The Palestinian Authority, led by President Mahmoud Abbas, keeps harping on its intention to end the Palestinians’ protracted dispute with Israel through a two-state solution based on the pre-1967 border and land swaps. Abbas’ assertions are a bold repudiation of the Israeli government’s flimsy claim that the PA is not a negotiating partner. This line of self-serving argumentation is pursued by Prime Minister Benjamin Netanyahu and his ministers, who prefer conflict management to conflict resolution. That’s abundantly clear by now.
The PA’s willingness to come to terms with Israel through diplomatic means, however, is belied by its counter-productive policy of exposing Palestinian students in its West Bank schools to inflammatory textbooks.
According to a report released recently by the Institute for Monitoring Peace and Cultural Tolerance in School Education, an organization headquartered in Jerusalem, the latest textbooks approved by the PA for first to fourth grade students demonize Israel, reject its existence, glorify “martyrdom” and uphold the notion of an exclusively Palestinian homeland.
These texts, containing maps of the Middle East that exclude Israel and describe Israeli cities such as Tel Aviv, Haifa and Ashkelon as Palestinian, are a fundamental source of incitement. They inspire a philosophy of rejectionism toward Israel and drive terrorism, which Palestinians have often resorted to since the beginning of serious Arab-Jewish tensions in the early 1920s in Mandate Palestine.
In general, Palestinian texts engender anger, resentment and hostility rather than promote and nurture a climate and culture of coexistence and peace. This is especially true in the Gaza Strip, which has been controlled by Hamas for the past decade.
Palestinian leaders are deliberately radicalizing a new generation of Palestinians, many of whom regard Israel not only as an artificial entity but as an alien implant in the Middle East. The Palestinians cannot have it both ways. They cannot proclaim their desire for a two-state solution while promoting hatred of Israel. It’s a contradictory and short-sighted formula that won’t work, now or in the future. It hardens Jewish opinion in Israel and the Diaspora and turns Jews against the idea of Palestinian statehood, a key ingredient of any peace agreement.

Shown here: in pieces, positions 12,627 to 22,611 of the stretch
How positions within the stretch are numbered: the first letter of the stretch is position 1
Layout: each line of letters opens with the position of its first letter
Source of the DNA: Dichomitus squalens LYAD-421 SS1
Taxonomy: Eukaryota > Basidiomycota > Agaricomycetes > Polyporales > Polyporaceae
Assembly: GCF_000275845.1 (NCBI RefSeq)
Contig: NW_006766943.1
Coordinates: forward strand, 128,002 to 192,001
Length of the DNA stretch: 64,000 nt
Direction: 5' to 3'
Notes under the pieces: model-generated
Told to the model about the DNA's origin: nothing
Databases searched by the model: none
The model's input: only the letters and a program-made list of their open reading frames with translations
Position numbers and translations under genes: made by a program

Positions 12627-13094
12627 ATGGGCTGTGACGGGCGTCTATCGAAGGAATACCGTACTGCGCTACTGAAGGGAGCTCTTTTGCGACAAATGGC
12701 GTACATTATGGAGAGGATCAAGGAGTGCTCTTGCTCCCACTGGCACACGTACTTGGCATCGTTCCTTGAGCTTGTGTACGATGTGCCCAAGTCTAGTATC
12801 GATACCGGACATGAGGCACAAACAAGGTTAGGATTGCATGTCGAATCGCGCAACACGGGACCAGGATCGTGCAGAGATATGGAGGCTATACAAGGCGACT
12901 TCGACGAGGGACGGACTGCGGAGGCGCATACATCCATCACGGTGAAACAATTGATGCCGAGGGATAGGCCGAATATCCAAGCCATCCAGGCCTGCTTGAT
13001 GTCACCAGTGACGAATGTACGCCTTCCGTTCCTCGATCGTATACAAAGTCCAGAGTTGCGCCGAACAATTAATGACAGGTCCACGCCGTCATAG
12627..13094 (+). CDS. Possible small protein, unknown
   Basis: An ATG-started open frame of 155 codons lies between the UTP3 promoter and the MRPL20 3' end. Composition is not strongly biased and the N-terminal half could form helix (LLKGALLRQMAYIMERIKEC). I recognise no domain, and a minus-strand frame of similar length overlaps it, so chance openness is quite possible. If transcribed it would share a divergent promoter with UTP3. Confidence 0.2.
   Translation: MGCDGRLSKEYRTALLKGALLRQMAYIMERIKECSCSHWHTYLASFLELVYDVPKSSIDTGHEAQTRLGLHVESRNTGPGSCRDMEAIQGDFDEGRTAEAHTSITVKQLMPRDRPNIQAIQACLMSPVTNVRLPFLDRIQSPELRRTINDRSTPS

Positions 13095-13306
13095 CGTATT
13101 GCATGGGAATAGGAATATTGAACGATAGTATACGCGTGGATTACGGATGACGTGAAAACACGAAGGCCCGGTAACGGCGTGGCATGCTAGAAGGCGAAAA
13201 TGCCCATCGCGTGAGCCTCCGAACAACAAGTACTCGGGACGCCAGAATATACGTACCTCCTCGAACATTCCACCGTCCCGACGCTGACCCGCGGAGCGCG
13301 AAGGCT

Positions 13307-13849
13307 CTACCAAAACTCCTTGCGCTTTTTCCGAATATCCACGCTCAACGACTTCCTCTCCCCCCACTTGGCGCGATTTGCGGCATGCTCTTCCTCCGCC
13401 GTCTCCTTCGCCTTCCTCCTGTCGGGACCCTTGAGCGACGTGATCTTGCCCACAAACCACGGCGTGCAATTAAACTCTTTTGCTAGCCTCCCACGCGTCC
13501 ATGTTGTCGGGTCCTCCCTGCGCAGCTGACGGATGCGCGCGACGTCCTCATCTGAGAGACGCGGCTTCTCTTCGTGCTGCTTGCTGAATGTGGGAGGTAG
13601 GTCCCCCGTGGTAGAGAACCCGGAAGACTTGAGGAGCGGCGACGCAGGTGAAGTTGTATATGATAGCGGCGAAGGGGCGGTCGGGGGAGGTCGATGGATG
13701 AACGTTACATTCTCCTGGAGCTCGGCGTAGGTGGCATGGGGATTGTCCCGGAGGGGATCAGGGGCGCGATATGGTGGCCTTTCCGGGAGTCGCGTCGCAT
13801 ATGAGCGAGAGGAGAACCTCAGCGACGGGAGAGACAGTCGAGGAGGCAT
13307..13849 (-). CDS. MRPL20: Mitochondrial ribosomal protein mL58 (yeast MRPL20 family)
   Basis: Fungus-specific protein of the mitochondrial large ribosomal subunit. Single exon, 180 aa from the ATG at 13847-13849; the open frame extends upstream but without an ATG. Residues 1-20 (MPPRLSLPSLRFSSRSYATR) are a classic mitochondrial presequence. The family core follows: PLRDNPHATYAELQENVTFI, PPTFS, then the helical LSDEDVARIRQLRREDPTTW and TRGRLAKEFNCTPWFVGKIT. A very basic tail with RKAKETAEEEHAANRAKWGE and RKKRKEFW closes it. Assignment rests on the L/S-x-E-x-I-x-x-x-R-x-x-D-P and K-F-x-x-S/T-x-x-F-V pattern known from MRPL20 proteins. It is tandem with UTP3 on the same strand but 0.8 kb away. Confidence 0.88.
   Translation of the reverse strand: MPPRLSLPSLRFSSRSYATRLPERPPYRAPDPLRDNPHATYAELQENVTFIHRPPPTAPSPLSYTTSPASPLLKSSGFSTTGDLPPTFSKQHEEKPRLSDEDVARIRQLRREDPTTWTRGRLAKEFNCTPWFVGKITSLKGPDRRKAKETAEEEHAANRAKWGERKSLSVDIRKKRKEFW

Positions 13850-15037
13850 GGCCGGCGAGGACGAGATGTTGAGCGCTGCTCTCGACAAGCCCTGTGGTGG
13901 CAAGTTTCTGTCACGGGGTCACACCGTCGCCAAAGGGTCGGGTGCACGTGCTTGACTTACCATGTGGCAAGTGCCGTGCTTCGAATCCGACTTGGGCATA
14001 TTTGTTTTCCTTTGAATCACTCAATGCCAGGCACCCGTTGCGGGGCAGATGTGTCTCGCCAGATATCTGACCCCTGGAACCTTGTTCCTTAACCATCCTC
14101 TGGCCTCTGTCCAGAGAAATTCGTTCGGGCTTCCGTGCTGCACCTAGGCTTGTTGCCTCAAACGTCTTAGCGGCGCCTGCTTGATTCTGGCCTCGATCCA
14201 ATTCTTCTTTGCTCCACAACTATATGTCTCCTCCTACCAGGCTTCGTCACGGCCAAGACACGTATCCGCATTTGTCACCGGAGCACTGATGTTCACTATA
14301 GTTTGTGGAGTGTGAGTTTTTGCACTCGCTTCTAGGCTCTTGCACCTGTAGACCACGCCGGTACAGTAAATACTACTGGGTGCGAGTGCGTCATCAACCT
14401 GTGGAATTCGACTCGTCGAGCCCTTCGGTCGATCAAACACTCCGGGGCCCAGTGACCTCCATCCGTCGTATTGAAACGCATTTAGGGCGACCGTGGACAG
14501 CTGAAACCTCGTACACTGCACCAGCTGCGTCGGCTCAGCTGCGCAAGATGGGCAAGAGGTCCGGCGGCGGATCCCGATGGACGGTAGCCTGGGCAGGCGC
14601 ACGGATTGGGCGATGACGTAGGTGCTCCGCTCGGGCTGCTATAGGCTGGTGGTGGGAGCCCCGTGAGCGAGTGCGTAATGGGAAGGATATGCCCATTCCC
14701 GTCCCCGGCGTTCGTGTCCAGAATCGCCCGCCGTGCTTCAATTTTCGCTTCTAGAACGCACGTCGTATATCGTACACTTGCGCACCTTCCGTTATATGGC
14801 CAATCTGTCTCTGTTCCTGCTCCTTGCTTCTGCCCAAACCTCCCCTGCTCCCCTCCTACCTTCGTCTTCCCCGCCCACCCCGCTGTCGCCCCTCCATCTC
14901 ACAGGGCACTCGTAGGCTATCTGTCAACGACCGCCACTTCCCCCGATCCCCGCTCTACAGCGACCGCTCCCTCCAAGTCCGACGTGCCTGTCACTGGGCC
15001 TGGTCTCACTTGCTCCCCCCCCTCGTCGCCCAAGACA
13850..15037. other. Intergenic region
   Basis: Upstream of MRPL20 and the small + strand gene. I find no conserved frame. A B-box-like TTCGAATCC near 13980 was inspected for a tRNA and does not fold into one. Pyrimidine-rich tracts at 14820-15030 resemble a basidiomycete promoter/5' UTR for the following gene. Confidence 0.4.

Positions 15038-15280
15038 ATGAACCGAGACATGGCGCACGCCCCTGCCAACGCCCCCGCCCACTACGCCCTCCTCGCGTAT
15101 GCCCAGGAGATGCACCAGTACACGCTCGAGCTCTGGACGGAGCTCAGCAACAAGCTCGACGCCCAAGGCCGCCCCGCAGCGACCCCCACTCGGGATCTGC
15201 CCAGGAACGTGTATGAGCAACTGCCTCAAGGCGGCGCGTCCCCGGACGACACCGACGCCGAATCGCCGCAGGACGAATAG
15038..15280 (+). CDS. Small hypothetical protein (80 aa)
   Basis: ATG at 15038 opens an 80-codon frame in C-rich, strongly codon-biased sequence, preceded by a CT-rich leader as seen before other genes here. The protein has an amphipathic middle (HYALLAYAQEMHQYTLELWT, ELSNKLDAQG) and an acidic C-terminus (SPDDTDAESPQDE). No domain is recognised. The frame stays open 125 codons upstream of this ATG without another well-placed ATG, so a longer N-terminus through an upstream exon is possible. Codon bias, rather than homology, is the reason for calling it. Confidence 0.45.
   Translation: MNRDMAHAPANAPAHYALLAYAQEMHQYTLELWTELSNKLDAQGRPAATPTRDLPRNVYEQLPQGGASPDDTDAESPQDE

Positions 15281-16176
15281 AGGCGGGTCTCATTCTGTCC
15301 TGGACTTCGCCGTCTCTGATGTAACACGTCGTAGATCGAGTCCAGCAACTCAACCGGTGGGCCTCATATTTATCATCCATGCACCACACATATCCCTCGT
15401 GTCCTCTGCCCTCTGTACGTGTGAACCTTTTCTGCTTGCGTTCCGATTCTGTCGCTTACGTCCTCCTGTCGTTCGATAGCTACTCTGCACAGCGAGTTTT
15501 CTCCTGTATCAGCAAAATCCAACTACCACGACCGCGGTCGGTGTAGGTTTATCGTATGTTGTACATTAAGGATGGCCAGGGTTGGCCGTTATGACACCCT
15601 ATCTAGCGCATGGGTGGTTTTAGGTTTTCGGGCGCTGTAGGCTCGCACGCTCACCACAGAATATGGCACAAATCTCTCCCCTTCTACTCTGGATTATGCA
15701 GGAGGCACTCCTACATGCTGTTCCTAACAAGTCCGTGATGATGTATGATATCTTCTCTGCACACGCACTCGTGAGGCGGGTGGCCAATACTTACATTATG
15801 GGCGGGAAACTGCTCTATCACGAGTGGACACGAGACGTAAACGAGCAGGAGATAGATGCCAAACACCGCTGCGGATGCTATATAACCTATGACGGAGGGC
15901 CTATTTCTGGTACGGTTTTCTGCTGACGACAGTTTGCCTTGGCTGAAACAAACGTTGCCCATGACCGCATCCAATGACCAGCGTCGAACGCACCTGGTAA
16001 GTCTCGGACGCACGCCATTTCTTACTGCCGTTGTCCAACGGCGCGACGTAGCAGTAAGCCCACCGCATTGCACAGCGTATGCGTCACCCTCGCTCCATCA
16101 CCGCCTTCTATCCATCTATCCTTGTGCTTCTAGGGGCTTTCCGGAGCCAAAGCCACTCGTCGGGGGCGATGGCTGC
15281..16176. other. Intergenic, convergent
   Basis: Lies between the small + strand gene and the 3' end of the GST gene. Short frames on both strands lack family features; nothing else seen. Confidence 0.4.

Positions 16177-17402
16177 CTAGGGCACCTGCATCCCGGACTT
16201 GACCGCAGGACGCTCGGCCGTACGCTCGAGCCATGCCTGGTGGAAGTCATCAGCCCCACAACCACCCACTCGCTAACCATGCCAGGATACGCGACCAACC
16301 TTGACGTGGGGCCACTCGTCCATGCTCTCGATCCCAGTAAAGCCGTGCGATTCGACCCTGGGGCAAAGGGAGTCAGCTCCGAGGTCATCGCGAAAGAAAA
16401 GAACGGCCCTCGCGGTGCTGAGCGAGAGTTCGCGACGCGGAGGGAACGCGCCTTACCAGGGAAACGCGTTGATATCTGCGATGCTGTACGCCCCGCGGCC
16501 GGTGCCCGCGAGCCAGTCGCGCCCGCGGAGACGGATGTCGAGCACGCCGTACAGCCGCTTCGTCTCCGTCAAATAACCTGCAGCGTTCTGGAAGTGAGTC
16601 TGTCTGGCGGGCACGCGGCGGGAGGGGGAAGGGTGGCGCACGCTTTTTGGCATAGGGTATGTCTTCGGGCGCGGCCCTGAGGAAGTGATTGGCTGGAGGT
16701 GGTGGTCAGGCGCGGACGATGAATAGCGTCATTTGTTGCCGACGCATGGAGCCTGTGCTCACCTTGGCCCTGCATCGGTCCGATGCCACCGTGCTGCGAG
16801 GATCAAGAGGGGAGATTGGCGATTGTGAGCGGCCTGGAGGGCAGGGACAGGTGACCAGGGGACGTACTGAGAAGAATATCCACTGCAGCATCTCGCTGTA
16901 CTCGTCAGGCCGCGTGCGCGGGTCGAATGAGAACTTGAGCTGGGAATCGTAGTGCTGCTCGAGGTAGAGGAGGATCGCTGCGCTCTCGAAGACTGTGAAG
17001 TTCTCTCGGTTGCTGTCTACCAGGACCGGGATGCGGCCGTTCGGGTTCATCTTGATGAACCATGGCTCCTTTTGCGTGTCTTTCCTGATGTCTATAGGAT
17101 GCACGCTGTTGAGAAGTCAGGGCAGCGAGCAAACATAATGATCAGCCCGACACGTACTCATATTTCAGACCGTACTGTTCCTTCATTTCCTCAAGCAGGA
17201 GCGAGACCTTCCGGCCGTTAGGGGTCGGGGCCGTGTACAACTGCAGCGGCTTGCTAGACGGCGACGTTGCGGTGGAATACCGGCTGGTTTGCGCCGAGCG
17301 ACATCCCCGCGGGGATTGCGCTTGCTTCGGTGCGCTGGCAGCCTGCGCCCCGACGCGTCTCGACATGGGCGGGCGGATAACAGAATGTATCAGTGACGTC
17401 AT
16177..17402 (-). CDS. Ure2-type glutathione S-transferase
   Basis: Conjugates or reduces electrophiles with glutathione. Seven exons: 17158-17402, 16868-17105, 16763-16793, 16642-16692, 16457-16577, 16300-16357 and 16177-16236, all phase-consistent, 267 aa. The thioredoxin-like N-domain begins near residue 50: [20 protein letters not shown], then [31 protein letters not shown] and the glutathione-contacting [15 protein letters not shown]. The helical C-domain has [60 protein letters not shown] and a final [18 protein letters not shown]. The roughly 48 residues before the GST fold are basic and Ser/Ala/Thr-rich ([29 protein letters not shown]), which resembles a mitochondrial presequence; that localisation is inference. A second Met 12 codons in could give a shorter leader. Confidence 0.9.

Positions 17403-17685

The PA claims that Israel’s continued occupation of the West Bank, plus its insistence on building and expanding settlements, are the real causes of animosity and terrorism. There is a large element of truth in this argument, which the current Israeli government cavalierly dismisses out of hand and tries to refute whenever possible.
What is equally true is that the PA contributes to this poisonous atmosphere, and the resultant political impasse, by imposing a one-sided narrative on impressionistic Palestinian students. This mindset will make it all the more difficult for Israelis and Palestinian to achieve a real rapprochement.
If the Palestinian leadership truly desires a durable and lasting accommodation with Israel, it will have to prove to Israelis that its political slogans in favor of peace are genuine rather than rhetorical or theatrical. Nothing else will suffice. The Palestinians must definitively show Israelis that they’re ready and able to lay down the foundations of peace by cultivating hearts and minds in classrooms.
They can do so by cleaning up their school textbooks for once and for all, thereby creating the dynamics of a beneficial peace process that could well lead to a two-state solution.